So, with his day off from work, what does your modern German do to celebrate? Well, he has a few options running from pagan to political!

Some people gather in large cities for political demonstrations, while others flock to the Brocken, a mountain in the centre of Germany, for the celebration of Walpurgisnacht. Legend has it that centuries ago witches met atop the mountain on the night of April 30th, helping to cement the place of the Brocken in German romantic literature.

Among my acquaintances however the most common way is to celebrate by combining two of Germany’s favourite things: hiking and beer! Last year I wandered along the Moselle with a group of friends, with our requisite Bollerwagen or re-purposed  children’s wagons loaded to the hilt. We stopped off along the way for a cheeky barbeque before taking the bus back into Trier, which was a hoot to see the improvised palette wagon below being navigated into the bus!

Note the Bollerwagen, an important part of any serious May Day hiking trip!

Note the Bollerwagen, an important part of any serious May Day hiking trip

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Images of Heidelberg, during the Christmas Market Season, on a clear Sunday in December

I love Heidelberg, so much so that I find it hard to express in words. Rather than submit you to my hacky attempt, I’ll leave you with Mark Twain’s description of the city, shamelessly stolen from A Tramp Aboard (1880) (stolen by me, not by him):

This last [viewpoint] affords the most extensive view, and it is one of the loveliest that can be imagined, too. Out of a billowy upheaval of vivid green foliage, a rifle-shot removed, rises the huge ruin of Heidelberg Castle, with empty window arches, ivy-mailed battlements, moldering towers – the Lear of inanimate nature – deserted, discrowned, beaten by the storms, but royal still, and beautiful. It is a fine sight to see the evening sunlight suddenly strike the leafy declivity at the Castle’s base and dash it up and drench it as with a luminous spray, while the adjacent groves are in deep shadow.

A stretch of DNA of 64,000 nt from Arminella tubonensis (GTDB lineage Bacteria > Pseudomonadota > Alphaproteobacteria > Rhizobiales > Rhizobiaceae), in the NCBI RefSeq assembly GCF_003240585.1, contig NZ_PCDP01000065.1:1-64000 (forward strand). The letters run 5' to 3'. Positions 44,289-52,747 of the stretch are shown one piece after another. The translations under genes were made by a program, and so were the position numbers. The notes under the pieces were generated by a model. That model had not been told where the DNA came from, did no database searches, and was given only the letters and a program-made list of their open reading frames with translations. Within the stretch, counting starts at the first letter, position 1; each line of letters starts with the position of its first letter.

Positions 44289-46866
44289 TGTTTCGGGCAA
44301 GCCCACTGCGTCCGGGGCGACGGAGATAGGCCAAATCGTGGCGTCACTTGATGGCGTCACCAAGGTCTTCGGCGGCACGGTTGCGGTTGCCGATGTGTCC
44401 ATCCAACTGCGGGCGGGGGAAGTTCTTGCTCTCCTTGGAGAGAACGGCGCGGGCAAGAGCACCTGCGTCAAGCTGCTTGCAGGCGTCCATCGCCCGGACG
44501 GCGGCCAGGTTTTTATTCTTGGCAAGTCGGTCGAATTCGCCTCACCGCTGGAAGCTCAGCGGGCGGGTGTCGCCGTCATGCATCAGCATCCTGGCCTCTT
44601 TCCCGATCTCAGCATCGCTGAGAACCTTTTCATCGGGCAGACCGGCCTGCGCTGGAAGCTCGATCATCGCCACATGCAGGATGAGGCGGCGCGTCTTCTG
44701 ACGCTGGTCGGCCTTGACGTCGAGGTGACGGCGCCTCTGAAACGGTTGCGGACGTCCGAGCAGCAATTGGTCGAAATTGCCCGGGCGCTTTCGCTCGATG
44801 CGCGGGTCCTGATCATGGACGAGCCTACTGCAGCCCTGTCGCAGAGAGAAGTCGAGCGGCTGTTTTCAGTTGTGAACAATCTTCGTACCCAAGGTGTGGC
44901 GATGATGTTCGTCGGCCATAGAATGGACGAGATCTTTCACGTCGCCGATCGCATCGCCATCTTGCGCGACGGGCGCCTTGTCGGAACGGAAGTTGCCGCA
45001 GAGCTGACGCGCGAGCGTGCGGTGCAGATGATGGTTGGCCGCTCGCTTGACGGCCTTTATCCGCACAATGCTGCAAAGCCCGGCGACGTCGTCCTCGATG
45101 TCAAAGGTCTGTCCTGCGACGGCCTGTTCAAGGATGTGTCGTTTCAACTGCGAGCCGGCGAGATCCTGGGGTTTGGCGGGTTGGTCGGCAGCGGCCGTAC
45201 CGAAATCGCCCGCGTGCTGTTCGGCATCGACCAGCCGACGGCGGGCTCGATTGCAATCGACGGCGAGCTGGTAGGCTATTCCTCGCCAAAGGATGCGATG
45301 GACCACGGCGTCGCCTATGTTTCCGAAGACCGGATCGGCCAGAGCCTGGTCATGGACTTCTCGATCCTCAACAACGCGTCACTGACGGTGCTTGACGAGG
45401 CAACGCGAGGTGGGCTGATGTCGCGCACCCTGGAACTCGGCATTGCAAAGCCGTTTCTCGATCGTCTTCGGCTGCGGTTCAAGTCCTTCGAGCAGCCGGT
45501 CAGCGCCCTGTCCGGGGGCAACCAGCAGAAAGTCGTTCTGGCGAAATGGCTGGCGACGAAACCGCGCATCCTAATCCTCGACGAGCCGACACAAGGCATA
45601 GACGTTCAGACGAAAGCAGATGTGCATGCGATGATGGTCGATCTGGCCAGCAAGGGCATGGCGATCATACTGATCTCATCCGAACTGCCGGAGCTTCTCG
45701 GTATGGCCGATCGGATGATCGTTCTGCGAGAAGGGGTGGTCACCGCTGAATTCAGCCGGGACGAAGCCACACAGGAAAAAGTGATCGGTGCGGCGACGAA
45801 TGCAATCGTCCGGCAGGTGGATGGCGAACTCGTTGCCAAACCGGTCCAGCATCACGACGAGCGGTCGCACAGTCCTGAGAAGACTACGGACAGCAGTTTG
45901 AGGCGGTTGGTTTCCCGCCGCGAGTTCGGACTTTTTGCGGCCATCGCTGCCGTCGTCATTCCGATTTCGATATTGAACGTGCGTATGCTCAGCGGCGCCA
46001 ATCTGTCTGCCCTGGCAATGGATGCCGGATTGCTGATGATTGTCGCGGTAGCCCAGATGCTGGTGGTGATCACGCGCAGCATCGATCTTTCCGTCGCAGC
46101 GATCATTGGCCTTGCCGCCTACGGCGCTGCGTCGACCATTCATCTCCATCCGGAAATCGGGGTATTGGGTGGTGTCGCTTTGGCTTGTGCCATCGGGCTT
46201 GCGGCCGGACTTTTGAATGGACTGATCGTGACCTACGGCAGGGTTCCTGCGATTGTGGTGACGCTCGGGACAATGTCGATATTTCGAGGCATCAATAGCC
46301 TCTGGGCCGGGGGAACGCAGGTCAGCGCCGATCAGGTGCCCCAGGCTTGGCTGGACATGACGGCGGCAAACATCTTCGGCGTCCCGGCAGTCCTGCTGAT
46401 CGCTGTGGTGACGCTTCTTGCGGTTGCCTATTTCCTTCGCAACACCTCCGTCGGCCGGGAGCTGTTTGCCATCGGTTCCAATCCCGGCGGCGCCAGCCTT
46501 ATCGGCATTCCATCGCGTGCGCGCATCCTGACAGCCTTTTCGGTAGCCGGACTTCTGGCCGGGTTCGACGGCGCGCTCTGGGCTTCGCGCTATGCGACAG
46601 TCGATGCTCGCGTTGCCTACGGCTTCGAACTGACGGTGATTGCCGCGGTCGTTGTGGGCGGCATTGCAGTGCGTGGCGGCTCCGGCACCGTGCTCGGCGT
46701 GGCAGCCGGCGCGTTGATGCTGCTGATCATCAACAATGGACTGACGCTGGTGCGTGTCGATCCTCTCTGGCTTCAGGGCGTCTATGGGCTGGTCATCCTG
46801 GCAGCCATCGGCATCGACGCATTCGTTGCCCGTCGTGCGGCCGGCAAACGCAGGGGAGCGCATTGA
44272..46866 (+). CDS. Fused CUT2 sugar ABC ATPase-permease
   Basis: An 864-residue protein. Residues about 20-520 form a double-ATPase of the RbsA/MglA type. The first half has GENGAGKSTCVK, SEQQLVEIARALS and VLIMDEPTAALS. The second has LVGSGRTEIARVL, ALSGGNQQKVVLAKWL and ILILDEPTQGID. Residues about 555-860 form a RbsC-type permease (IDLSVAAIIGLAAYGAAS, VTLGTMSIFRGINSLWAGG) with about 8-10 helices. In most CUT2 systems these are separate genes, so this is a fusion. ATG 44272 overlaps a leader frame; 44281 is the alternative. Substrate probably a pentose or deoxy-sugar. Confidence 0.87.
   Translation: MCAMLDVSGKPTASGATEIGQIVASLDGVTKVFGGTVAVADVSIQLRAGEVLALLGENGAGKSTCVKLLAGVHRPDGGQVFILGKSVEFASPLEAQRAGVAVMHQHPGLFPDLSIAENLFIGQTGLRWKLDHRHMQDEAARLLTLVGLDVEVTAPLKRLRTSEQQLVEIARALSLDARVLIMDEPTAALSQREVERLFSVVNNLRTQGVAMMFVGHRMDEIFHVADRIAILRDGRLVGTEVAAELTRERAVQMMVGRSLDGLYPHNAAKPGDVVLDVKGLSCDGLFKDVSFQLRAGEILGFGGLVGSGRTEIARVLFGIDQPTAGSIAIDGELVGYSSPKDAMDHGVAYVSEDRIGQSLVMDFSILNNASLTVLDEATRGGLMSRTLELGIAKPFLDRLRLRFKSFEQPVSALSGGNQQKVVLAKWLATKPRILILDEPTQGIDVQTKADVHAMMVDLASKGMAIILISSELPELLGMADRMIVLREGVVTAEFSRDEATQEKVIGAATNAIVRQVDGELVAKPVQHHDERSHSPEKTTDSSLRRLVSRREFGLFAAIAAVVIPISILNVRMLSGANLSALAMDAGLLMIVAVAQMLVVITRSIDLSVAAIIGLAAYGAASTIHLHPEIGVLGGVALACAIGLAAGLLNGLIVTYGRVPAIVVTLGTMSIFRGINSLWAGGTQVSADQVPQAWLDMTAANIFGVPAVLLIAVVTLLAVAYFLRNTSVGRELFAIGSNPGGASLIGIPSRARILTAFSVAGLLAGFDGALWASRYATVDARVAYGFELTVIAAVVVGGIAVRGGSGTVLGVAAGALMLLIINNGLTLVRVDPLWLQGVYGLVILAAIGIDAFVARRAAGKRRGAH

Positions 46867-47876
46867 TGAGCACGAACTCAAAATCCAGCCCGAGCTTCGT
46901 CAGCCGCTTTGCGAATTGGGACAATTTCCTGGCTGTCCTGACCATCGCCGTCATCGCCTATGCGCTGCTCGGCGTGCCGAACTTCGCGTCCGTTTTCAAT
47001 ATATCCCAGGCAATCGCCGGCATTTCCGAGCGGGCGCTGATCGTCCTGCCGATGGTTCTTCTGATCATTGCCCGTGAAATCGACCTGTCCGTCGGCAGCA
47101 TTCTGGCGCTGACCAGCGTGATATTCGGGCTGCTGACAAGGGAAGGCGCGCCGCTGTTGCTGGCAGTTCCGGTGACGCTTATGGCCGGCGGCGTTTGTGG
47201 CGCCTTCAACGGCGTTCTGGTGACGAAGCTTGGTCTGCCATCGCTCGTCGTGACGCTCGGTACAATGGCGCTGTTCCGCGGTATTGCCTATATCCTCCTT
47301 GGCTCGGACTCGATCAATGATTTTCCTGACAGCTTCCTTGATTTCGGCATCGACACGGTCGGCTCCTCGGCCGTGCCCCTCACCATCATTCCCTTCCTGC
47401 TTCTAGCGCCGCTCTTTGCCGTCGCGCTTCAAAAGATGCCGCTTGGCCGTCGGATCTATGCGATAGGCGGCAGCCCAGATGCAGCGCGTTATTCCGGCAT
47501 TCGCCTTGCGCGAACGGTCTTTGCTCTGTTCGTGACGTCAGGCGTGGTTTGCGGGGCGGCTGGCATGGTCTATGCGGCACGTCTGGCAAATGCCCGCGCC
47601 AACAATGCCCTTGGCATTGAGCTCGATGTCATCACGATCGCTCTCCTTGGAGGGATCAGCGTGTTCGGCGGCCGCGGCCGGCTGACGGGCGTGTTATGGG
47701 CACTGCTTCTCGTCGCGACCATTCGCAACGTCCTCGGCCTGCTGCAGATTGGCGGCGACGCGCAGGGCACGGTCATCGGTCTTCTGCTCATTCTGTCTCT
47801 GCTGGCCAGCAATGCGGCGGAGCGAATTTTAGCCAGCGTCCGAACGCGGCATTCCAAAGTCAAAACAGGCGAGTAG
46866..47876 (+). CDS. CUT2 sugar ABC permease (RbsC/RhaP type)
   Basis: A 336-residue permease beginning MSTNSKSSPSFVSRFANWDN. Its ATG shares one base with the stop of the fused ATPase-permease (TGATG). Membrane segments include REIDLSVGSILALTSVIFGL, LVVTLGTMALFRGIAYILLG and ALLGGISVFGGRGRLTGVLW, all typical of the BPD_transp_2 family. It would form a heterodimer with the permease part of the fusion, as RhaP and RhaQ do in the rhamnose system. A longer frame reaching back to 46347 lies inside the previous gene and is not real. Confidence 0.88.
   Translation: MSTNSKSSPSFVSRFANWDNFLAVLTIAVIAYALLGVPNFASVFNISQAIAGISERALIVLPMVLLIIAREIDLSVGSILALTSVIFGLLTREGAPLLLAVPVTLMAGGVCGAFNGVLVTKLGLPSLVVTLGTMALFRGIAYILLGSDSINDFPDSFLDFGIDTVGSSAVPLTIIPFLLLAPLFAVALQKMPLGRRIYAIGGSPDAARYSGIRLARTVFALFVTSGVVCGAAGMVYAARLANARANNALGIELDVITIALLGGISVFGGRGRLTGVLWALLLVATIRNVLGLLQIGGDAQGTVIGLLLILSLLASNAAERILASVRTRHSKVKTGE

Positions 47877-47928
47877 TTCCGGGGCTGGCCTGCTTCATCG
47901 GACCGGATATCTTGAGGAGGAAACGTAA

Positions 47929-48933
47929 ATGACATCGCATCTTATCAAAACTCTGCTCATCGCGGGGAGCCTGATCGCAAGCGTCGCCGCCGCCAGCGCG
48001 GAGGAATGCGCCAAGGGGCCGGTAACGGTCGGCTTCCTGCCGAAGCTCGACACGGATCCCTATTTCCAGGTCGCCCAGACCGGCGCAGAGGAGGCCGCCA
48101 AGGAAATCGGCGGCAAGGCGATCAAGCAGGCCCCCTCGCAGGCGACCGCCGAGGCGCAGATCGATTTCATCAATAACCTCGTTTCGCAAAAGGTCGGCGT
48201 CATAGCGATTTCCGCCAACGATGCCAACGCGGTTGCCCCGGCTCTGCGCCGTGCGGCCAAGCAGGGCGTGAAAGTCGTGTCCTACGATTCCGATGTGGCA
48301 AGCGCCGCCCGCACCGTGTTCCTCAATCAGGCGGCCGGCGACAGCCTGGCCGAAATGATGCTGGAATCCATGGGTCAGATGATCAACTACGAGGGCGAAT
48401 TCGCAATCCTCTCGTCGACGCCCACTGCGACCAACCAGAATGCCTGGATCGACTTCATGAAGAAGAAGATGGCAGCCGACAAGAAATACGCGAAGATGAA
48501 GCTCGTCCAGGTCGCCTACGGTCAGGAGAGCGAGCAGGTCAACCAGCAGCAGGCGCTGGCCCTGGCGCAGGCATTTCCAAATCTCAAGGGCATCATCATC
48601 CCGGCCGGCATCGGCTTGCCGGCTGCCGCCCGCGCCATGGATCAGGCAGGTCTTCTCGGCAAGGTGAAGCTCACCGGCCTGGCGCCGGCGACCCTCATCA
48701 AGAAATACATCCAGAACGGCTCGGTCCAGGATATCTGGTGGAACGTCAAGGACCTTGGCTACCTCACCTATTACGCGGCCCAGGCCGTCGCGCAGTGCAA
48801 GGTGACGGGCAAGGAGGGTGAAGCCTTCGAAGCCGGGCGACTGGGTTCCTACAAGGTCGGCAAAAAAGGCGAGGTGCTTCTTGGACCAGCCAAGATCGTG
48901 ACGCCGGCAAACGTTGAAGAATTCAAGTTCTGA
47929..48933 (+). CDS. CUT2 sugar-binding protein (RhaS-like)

Behind the Castle swells a great dome-shaped hill, forest-clad, and beyond that a nobler and loftier one. The Castle looks down upon the compact brown-roofed town; and from the town two picturesque old bridges span the river. Now the view broadens; through the gateway of the sentinel headlands you gaze out over the wide Rhine plain, which stretches away, softly and richly tinted, grows gradually and dreamily indistinct, and finally melts imperceptibly into the remote horizon.

I have never enjoyed such a view which had such a serene and satisfying charm about it as this one gives.

Twain then later goes on to describe the castle in more depth:

A ruin must be rightly situated, to be effective. This one could not have been better placed. It stands upon a commanding elevation, it is buried in green woods, there is no level ground about it, but, on the contrary, there are wooded terraces upon terraces, and one looks down through shining leaves into profound chasms and abysses where twilight reigns and the sun cannot intrude. Nature knows how to garnish a ruin to get the best effect. One of these old towers is split down the middle, and one half has tumbled aside. It tumbled in such a way as to establish itself in a picturesque attitude. Then all it lacked was a fitting drapery, and Nature has furnished that; she has robed the rugged mass in flowers and verdure, and made it a charm to the eye. The standing half exposes its arched and cavernous rooms to you, like open, toothless mouths; there, too, the vines and flowers have done their work of grace. The rear portion of the tower has not been neglected, either, but is clothed with a clinging garment of polished ivy which hides the wounds and stains of time. Even the top is not left bare, but is crowned with a flourishing group of trees & shrubs. Misfortune has done for this old tower what it has done for the human character sometimes – improved it.

Heidelberg is easily one of the most beautiful cities in Germany, if not the most. I would highly recommend it as a must see for any trip to Germany.

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2013: A Year in Blogging Review: in List Form

What do German pillows, German breakfasts, and vinyl sweat suits have in common?